Then, luckily, the DFWCoR thought they received some good news because a couple of days later another theater - the Angelika Film Center in Plano - agreed to enter into a contract with the them to continue their campaign on a local movie theater screen. I remember feeling so proud of and so grateful to the Angelika, because a local group of atheists had finally found a business partner willing to accept them - right here in Plano.
Great news, right? Wrong.
After the local Christian complaint machine inundated their office with nasty phone calls and emails, the Angelika decided that given the intolerant environment, the contract with the DFWCoR was cancelled. The manager claimed that the decision to cancel the contract was made at the corporate level and they had nothing to do with it, as if that washes their hands of any wrongdoing.
It is worth noting that the Angelika Film Center has run many, many different advertisements from local churches and religious groups. But the atheists were just too contentious...
If you'd like an idea of what the DFWCoR was running, here's an example of one of the advertisements that's been pulled TWICE:
The image is SO controversial, I know. I mean, think of the children!
Well today, I found out via Facebook that the DFWCoR is getting some help - some legal help. The American Humanist Association has warned the Angelika Film Center with a fantastic notification that it has violated federal law by refusing to run the advertisements according to the contract. Take a minute to read the two-page letter - it's filled with little gems like this:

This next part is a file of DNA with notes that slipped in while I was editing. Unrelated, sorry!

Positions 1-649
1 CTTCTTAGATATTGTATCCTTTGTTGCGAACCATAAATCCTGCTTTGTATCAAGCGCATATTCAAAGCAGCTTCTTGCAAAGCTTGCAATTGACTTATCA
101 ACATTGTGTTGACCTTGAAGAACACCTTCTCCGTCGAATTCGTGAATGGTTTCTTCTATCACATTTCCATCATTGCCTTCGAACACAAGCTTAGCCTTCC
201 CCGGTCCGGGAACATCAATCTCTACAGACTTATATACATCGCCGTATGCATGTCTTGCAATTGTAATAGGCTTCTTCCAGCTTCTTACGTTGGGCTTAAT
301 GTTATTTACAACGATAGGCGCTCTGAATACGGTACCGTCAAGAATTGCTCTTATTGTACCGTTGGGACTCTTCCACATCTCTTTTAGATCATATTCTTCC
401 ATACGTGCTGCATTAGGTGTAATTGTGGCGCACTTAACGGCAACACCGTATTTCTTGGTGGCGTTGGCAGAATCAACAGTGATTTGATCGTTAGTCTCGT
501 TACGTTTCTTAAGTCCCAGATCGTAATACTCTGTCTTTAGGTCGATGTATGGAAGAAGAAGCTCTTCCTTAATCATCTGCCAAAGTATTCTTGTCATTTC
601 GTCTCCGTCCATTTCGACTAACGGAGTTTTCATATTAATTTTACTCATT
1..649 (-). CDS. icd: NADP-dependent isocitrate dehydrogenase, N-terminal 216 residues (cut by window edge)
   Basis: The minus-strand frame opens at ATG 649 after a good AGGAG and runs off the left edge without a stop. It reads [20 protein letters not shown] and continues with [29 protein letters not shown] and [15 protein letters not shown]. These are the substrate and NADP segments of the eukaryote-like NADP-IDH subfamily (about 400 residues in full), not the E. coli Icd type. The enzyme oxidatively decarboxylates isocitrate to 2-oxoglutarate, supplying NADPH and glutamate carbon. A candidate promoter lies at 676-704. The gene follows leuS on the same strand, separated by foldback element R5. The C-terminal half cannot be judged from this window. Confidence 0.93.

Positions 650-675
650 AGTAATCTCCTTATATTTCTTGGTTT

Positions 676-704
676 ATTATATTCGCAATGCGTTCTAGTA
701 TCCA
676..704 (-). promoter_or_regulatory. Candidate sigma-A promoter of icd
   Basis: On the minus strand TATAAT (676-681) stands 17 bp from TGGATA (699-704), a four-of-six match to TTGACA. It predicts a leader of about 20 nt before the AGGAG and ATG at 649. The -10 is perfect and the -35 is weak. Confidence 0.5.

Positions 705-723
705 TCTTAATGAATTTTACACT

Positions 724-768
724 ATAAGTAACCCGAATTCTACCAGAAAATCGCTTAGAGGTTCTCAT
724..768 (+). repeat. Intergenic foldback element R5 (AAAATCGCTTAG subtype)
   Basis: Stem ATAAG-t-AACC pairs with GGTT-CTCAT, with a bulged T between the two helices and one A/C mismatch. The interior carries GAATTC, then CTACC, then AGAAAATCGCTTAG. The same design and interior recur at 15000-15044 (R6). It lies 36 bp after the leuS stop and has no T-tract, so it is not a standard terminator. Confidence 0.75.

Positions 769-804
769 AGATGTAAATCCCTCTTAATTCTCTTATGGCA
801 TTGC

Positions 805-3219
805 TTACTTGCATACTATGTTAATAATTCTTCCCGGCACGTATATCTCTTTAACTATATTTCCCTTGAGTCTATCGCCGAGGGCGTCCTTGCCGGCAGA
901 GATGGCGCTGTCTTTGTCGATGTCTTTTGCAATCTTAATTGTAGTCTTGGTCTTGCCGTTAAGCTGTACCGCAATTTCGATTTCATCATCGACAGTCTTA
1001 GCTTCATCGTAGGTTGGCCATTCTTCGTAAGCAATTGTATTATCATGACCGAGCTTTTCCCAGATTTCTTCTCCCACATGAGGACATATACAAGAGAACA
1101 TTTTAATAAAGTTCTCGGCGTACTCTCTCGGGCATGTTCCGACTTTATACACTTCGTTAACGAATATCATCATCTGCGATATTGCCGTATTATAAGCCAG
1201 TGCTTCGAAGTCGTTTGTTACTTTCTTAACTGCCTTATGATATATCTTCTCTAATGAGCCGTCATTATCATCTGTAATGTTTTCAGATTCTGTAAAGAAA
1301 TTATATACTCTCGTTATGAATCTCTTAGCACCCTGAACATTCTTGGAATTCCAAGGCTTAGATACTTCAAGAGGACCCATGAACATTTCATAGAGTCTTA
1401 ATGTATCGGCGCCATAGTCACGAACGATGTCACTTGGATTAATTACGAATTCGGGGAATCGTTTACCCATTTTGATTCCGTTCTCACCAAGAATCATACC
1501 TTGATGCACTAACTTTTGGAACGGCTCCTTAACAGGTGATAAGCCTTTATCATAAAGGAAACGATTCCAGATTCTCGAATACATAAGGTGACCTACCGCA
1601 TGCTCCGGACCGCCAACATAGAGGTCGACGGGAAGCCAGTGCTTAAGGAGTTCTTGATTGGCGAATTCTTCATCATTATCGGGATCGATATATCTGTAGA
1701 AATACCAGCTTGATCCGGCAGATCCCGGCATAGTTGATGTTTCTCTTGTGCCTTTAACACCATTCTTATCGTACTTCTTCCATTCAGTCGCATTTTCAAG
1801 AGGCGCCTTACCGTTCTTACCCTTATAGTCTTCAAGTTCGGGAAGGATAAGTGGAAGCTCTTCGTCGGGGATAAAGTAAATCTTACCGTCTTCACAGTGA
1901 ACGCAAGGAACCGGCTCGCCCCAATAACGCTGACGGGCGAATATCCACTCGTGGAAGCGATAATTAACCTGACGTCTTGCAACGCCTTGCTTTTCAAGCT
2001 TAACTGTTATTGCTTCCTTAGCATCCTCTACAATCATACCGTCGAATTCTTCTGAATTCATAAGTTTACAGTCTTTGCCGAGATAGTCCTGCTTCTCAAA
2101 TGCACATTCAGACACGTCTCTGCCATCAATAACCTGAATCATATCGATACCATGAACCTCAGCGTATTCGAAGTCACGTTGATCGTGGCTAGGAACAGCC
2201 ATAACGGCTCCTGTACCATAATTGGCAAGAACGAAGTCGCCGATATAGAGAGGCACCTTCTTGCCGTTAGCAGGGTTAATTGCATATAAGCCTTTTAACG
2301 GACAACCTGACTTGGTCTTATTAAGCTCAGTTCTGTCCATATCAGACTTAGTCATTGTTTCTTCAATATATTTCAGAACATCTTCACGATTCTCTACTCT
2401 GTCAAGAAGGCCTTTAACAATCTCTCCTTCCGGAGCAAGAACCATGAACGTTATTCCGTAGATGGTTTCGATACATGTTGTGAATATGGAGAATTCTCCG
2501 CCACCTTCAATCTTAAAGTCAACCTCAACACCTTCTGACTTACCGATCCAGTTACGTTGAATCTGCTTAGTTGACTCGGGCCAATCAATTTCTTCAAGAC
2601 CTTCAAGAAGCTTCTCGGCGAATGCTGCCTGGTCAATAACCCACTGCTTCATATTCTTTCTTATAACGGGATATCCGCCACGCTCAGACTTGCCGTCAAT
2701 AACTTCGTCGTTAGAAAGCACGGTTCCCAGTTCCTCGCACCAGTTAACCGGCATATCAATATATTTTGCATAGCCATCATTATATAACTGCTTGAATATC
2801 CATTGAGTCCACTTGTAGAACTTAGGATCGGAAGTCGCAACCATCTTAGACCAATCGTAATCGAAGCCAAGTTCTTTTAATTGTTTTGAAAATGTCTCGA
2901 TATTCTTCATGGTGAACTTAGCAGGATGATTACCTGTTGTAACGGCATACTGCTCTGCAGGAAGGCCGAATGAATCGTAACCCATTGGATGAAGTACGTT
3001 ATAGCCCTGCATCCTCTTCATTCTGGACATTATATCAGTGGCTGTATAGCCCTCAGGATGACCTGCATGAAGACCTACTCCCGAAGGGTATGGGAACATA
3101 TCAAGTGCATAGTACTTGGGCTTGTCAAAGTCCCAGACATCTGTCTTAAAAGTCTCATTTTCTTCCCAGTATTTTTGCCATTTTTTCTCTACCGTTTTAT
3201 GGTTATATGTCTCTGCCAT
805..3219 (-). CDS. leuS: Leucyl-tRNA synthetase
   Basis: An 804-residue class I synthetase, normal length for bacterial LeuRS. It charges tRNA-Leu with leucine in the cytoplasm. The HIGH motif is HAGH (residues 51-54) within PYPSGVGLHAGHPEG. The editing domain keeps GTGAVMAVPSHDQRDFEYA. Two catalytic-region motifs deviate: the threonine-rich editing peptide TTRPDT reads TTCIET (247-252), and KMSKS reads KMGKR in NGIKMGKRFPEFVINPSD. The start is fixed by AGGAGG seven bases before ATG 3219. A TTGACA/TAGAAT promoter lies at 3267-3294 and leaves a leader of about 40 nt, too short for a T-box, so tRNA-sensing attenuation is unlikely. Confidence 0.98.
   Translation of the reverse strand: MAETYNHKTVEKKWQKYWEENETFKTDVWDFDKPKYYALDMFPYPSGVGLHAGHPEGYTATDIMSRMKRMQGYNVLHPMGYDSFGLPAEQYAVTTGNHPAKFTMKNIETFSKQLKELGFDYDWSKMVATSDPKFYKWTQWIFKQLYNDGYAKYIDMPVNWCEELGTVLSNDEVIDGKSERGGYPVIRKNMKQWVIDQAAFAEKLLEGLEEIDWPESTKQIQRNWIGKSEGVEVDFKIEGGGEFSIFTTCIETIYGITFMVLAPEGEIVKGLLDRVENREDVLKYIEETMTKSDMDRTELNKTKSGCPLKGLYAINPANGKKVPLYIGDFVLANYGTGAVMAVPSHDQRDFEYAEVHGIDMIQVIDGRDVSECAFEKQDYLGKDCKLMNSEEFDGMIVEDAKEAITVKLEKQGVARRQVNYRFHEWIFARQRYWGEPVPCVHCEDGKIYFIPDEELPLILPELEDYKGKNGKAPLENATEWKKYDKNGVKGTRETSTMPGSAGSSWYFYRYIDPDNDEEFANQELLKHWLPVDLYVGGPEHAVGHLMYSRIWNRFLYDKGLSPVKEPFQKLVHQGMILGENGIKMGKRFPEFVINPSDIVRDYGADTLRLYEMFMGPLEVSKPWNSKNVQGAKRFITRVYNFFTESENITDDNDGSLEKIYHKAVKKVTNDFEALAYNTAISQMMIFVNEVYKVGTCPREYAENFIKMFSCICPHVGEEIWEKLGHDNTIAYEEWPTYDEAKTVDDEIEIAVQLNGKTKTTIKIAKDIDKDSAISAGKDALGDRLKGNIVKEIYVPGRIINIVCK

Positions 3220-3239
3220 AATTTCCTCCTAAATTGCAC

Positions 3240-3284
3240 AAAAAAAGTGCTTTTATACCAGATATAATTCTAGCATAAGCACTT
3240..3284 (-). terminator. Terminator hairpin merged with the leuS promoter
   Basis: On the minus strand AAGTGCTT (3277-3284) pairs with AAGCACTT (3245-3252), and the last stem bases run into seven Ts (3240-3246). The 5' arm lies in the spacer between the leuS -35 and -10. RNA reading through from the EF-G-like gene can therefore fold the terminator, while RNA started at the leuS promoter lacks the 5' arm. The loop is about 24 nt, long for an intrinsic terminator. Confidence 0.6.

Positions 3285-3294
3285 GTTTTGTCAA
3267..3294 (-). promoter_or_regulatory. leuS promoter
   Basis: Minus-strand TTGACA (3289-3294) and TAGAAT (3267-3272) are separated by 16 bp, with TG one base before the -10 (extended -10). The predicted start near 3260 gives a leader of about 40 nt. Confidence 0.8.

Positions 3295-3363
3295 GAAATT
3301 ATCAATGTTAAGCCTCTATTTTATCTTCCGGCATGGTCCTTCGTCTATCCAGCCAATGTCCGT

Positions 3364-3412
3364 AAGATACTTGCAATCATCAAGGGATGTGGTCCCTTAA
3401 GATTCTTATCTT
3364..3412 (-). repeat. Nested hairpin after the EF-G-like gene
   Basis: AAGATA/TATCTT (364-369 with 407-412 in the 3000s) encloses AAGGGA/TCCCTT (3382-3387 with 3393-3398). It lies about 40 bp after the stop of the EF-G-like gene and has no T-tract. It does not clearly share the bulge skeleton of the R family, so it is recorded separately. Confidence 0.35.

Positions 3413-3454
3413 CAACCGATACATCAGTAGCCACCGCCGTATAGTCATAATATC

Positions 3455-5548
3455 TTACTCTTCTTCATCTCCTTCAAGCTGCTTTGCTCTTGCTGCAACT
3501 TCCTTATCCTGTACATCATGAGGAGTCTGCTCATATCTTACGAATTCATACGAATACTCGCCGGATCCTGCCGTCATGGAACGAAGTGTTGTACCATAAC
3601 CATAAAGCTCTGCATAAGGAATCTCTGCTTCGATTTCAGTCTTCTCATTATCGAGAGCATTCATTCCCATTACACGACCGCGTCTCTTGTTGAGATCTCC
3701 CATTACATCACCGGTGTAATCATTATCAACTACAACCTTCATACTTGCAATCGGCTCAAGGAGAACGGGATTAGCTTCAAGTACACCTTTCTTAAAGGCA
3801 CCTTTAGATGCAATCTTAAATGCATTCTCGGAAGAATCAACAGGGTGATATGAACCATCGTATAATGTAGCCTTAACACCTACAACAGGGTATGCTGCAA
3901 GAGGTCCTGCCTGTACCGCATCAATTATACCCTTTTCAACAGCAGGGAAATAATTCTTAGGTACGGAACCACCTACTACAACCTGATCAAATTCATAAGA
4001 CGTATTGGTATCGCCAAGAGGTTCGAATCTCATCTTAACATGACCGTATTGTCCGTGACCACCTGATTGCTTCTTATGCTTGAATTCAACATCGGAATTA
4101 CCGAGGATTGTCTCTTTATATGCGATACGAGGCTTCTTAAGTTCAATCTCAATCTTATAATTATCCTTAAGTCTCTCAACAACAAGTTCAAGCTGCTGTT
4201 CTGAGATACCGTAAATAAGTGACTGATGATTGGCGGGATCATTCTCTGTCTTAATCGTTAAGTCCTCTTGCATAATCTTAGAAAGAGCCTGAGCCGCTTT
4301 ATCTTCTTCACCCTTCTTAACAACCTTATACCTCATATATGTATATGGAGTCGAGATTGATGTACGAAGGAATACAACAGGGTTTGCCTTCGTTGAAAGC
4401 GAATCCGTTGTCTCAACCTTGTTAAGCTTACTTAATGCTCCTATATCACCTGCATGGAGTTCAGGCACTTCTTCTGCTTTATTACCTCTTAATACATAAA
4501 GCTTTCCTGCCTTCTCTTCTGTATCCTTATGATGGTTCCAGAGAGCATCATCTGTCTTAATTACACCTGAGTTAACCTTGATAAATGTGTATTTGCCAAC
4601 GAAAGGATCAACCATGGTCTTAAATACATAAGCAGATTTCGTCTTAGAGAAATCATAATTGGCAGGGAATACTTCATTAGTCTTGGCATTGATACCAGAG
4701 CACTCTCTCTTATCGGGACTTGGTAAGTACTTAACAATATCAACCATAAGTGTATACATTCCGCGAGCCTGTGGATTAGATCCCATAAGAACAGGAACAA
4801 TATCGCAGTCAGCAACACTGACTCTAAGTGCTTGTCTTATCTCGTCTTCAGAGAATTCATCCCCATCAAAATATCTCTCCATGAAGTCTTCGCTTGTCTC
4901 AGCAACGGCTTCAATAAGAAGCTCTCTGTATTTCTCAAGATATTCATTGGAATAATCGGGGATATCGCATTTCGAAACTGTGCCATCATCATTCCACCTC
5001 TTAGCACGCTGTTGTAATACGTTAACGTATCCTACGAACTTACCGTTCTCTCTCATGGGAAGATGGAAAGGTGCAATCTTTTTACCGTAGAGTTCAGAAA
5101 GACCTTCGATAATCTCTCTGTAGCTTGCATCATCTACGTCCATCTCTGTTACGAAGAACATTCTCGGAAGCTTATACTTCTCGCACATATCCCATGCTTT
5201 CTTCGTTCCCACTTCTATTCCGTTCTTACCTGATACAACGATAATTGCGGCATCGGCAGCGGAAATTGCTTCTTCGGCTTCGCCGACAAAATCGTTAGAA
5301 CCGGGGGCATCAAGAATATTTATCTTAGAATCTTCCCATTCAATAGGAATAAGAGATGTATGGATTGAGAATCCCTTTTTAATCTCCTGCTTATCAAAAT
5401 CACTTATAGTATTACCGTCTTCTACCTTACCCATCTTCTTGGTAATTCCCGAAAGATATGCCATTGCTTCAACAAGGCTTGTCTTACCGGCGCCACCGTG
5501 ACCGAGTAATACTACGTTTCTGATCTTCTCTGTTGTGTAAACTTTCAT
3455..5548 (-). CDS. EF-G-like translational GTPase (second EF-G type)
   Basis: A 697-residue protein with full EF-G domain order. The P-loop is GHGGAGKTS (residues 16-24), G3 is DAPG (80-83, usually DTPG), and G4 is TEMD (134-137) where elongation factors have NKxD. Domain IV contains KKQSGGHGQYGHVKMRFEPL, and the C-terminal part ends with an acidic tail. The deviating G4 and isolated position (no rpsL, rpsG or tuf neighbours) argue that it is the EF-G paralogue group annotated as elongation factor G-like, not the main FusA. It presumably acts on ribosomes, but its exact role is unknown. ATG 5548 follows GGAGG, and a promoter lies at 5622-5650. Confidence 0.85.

"This pattern of facts clearly indicates that the Theater refused to do business with the Coalition because of bias against its religious views."And:
"Title II of the federal Civil Rights Act of 1964 (the “Act”) prohibits a business establishment such as the Theater from discriminating on the basis of religious views (such as atheism)."And:
"Please note that under the Act it is irrelevant whether your decision to refuse to do business with the Coalition was based on personal or organization animus to the atheist views of the Coalition and its proposed advertising or whether it was purely a business decision intended to avoid controversy."
Am I the only one that hopes the AHA comes to the DFW metroplex to kick some ass? Legally speaking, of course...